Faculty Mentors

Nianhong Chen, Ph.D.
Assistant Professor, Department of Natural Sciences

Bio: Dr. Chen is interested in the application of biomarker techniques in coastal/marine biogeochemical cycle of organic matter derived from both terrestrial and aquatic origins. The goals of these studies are to understand source, fate and transport of organic matter derived from terrestrial and coastal marine origins.
Curriculum vitae

Paulinus Chigbu, Ph.D. 
Professor of Fisheries Science and LMRCSC Director

Bio: Dr. Chigbu has been Director of the LMRCSC since 2006. He received his B.S. (Honors) and M.S. degrees in Zoology (concentration in Hydrobiology) from the University of Benin, Nigeria and his Ph.D from the University of Washington School of Fisheries. Since coming to UMES, he has established numerous programs for research and education in the marine sciences which he also directs, including the NSF CREST Center for the Integrated Study of Coastal Ecosystem Processes and Dynamics in the Mid-Atlantic Region (CREST-CISCEP) and a NSF Research Experiences for Undergraduates site in Marine and Estuarine Science. He is also Director of the NSF-funded Professional Science Masters program in Quantitative Fisheries and Resource Economics at UMES. Dr. Chigbu’s primary research interests are: fisheries and zooplankton ecology, particularly the influence of variations in climatic factors on water quality and biota, and trophic dynamics in marine and freshwater environments.
Curriculum Vitae

Maurice Crawford, Ph.D. 
Associate Professor of Marine Science & Biology

Bio: Maurice Crawford began his career as a Fish Ecologist studying the age and growth of fishes with the National Oceanic and Atmospheric Administration’s (NOAA) Northeast Fisheries Science Center in Woods Hole, MA. Dr. Crawford holds a B.S. in Biology from the University of Massachusetts at Dartmouth. He received his Master’s degree in Ecology from Rutgers University where he studied the population genetics of weakfish. He also worked at the University of Georgia investigating factors regulating the organization of stream fish assemblages.
Dr. Crawford received his Ph.D. from North Carolina State University where he examined the effects of seagrass spatial heterogeneity on fishes. He was awarded a post-doctoral fellowship with the American Association for the Advancement of Science (AAAS). As an AAAS Science and Diplomacy Fellow he worked with the US Agency for International Development (USAID) providing technical assistance on USAID’s Climate Change Initiative. He currently is an Associate Professor at the University of Maryland Eastern Shore. His research interests include estuarine habitat conservation/restoration; the dispersal and movement of organisms; and the interplay between science and policy.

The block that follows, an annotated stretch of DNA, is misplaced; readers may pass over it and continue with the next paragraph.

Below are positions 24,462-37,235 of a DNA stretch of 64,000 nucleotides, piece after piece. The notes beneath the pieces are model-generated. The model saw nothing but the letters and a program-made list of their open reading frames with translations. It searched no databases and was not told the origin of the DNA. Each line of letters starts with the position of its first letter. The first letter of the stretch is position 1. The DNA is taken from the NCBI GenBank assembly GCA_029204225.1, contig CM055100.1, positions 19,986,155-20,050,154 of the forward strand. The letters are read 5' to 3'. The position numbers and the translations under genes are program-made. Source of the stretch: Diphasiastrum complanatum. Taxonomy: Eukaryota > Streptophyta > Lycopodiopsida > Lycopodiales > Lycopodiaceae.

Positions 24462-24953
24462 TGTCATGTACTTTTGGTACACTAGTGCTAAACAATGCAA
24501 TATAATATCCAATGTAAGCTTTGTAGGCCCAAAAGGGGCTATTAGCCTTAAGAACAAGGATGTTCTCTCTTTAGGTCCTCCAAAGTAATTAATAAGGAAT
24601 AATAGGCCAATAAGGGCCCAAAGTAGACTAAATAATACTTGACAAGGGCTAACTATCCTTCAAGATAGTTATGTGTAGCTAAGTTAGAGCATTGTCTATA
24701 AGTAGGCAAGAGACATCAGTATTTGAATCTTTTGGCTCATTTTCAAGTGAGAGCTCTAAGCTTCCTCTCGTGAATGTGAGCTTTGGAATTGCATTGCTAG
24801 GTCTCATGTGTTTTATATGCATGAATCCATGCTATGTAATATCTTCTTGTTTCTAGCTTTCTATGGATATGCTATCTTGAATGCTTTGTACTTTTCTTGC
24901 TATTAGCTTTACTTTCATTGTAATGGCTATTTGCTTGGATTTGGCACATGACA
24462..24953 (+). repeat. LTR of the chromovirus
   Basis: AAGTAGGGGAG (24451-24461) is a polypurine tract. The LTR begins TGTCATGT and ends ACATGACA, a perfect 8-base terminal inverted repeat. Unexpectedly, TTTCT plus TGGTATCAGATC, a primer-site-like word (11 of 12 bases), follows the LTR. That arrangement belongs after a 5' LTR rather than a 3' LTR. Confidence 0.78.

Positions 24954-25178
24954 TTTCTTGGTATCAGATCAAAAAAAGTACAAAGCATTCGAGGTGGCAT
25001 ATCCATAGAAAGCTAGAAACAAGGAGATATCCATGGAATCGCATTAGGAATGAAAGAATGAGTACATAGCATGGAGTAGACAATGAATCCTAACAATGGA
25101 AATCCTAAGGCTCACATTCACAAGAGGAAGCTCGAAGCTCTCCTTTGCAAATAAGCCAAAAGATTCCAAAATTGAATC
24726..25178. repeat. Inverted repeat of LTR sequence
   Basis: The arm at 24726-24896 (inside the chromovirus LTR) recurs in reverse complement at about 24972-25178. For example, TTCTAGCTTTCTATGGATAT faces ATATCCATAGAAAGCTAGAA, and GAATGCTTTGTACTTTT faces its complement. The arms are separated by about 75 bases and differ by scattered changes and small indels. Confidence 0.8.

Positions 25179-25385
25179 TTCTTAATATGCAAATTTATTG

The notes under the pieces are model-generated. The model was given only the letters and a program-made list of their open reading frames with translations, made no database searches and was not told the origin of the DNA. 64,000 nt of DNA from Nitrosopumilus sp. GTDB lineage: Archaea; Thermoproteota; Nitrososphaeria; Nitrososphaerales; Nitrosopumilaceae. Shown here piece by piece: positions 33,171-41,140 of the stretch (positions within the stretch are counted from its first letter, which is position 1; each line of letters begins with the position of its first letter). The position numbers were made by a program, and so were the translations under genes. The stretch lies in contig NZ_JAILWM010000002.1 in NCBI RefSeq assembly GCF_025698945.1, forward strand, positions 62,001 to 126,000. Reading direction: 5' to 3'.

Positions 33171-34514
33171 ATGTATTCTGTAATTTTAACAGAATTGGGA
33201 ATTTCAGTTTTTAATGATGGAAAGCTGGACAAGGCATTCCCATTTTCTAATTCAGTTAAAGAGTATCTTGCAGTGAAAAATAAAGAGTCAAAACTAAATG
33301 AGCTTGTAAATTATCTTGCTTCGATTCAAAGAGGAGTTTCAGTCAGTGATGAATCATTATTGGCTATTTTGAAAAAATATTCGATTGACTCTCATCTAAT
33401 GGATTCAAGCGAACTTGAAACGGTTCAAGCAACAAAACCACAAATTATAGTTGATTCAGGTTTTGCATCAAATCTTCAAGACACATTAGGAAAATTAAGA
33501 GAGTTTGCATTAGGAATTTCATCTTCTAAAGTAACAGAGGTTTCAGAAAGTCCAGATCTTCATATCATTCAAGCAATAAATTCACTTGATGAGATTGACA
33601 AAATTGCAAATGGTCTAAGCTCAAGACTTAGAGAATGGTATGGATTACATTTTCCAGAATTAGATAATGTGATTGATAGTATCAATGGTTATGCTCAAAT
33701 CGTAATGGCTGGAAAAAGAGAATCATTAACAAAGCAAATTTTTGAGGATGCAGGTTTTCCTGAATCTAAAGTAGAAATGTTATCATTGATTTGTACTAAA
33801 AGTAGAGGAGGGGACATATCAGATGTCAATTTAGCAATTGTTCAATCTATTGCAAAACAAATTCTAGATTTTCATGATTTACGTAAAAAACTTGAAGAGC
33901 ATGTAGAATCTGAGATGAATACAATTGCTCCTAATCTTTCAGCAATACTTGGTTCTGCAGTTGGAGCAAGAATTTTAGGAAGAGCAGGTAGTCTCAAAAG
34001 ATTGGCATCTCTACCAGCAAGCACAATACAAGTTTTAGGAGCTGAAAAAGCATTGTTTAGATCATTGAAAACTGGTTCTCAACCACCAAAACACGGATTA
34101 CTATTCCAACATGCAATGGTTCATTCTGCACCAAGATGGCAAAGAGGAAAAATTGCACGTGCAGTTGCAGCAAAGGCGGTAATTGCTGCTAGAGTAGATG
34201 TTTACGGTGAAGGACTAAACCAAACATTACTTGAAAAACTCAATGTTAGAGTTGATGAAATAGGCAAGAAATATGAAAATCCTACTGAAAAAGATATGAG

Curriculum Vitae

Ali Ishaque, Ph.D
Professor, Environmental Toxicology

Bio: Dr. Ishaque’s research interests are: identifying molecular biomarkers for contaminant exposure and the effects of mixtures of chemical stressors (non-essential metals and stable xenobiotics) on ecosystems. He holds a Ph.D in Ecotoxicology and a M.S. degree in Marine Ecology from the Free University of Brussels, Belgium and a B.S. in Chemistry from the University of Science and Technology, Ghana.
Curriculum Vitae

Eric May, Ph.D 
Professor, Fish Biology and Pathology

Bio: Dr. May’s research interests are the use of biochemical and metabolic indicators to determine the response of fish to injurious agents or conditions, establishment of clinical methods as a means of non-lethal testing of wild and cultured stocks, the effects of environmental damage on resident aquatic organisms and application of fish health management approaches for use in aquaculture and wild stocks. Dr. May received his Ph.D from Oregon State University in Biochemistry, Pathology and Microbiology. He also completed his B.S. in Zoology at OSU, with a minor in fisheries. His M.S. from Northern Arizona University was in Cell Biology and Parasitology.

Margaret Sexton, Ph.D 
Research Assistant Professor of Marine Biology

Bio: Dr. Maggie Sexton received a B.S. degree in Marine Science and Biology from Coastal Carolina University in 2003 and a Ph.D. in Marine, Estuarine, and Environmental Science from the University of Maryland in 2012. Her dissertation research, conducted at the Horn Point Laboratory, sought to characterize inter-annual and intra-annual variability in the abundance of the sea nettle Chrysaora quinquecirrha in Chesapeake Bay and the environmental conditions that cause this variability. She joined the LMRCSC in 2013. Her current research interests include the biology and ecology of gelatinous zooplankton in the Chesapeake Bay and Maryland Coastal Bays, particularly the early life stages of C. quinquecirrha.
Curriculum Vitae

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